Govt urged to seriously look into microplastics

PETALING JAYA: It is time the go­­vernment look into microplastics, especially after a Greenpeace study found that salt sold in Asia contained the highest levels of plastic contamination, said a conservation group.

Malaysian Nature Society plastic consultant Donovan Louis said microplastics were very harmful.

“We have mechanisms to monitor and regulate land and air pollution but not water pollution,” he said in an interview.

Microplastics are any type of plastic fragments that are small and barely visible.

In Malaysian waters, Reef Check Malaysia said plastic bottles, cigarette buds and plastic grocery bags were the three most common pollutants.

“Malaysia’s plastic pollution is very severe,” Louis said.

He was responding to the results of a study which showed that over 90% of table salt used in kitchens globally were found to contain microplastics.

The study published in Environ­mental Science & Technology journal analysed 39 salt brands from 21 countries, including Indonesia, the Philippines, Thailand and Vietnam.

Researchers found that the micro­plastic content was especially high in the salt consumed in Asia, with the Indonesian sample found to have the highest quantities.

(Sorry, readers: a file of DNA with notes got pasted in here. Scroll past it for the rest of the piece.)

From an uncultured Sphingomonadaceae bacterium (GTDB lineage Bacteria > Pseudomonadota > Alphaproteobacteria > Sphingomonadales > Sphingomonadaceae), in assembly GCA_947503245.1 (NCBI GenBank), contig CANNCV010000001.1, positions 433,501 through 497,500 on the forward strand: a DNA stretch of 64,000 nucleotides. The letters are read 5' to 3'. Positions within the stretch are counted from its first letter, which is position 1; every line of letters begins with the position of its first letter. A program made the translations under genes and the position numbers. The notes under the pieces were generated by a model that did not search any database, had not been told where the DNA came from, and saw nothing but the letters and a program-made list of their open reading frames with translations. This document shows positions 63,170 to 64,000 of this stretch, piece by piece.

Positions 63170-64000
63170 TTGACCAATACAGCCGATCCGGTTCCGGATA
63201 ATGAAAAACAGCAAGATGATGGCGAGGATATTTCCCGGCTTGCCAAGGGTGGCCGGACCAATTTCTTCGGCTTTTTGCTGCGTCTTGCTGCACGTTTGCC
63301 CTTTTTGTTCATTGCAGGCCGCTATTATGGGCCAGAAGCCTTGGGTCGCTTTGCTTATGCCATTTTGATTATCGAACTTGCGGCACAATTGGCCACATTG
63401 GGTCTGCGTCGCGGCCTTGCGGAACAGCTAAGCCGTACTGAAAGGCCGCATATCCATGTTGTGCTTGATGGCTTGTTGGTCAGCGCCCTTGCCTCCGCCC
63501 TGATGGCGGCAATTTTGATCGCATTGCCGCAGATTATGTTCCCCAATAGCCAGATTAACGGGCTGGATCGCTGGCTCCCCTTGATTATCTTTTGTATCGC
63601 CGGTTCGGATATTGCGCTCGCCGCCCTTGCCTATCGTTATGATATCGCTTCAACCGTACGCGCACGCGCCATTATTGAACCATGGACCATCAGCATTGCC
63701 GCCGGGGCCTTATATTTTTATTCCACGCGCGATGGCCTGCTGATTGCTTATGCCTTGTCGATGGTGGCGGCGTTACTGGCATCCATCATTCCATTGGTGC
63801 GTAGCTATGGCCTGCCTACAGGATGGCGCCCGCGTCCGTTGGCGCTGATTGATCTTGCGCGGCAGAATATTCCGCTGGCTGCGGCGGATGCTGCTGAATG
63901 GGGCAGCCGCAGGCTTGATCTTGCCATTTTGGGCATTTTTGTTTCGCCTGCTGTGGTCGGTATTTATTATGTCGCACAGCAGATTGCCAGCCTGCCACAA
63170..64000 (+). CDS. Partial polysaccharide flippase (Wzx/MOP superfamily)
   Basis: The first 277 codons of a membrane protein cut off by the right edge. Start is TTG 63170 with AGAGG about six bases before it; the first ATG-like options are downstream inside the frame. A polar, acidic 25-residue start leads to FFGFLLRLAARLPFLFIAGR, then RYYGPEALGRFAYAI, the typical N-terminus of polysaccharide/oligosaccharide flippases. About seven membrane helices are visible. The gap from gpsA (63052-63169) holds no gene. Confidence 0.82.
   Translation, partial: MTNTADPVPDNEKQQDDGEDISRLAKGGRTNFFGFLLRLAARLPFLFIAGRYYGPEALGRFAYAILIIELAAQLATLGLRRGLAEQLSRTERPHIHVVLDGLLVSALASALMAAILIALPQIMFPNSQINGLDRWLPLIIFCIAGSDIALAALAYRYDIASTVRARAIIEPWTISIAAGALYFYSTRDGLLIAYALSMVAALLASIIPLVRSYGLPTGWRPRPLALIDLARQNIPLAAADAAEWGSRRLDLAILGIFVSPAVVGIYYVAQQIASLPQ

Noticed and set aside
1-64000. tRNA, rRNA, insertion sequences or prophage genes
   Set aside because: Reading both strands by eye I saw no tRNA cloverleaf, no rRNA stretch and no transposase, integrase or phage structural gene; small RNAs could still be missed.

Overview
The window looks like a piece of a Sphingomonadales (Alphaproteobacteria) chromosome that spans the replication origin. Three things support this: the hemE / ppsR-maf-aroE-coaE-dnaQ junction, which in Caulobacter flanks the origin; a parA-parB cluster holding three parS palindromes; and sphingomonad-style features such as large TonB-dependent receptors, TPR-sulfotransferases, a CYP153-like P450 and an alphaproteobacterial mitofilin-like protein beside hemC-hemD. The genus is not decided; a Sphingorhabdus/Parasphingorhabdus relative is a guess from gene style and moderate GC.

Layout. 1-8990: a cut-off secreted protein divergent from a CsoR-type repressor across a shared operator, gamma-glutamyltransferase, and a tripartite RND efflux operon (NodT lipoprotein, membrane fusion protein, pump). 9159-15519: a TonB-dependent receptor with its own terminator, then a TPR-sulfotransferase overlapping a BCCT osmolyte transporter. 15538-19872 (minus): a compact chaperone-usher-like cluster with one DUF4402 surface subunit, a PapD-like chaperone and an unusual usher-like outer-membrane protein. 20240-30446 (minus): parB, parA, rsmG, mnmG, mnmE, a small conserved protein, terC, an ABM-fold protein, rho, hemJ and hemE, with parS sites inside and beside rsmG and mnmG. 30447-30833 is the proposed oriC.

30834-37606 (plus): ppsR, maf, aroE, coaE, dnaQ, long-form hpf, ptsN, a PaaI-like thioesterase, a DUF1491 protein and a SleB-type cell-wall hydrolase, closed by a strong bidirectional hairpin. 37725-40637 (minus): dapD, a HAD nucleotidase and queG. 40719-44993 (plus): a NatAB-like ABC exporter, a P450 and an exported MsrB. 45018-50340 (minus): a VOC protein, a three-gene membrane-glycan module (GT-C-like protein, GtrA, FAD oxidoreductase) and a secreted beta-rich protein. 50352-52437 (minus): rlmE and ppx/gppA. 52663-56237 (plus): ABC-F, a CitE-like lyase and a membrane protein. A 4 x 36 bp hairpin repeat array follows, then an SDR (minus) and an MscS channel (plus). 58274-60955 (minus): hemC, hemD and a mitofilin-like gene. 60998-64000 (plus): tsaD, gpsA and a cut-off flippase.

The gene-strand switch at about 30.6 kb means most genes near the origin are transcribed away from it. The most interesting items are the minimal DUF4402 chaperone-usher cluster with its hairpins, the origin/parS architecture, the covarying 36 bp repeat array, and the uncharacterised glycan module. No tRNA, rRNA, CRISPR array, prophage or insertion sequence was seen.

It also found that only three brands – Taiwan (refined sea salt), China mainland (refined rock salt) and France (unrefined sea salt produced by solar evaporation) – did not contain any microplastic particle.

The study estimated that an average adult consuming 10g of salt daily would be consuming about 2,000 microplastics each year.

“Recent studies have found plastics in seafood, wildlife, tap water and now in salt.

“It is clear that there is no escape from this plastics crisis, especially as it continues to leak into our waterways and oceans,” said Greenpeace East Asia campaigner Mikyoung Kim in a statement.

Louis said single-use plastics such as plastic wrappers, cutlery and straws should be banned.

The government, he added, must not waste time in implementing a mechanism to look at plastic and microplastics pollution.

“Malaysia has been talking about waste separation system for 15 to 20 years but when are we going to implement an effective one?” he asked.

plastic , pollution , salt , microplastic , greenpeace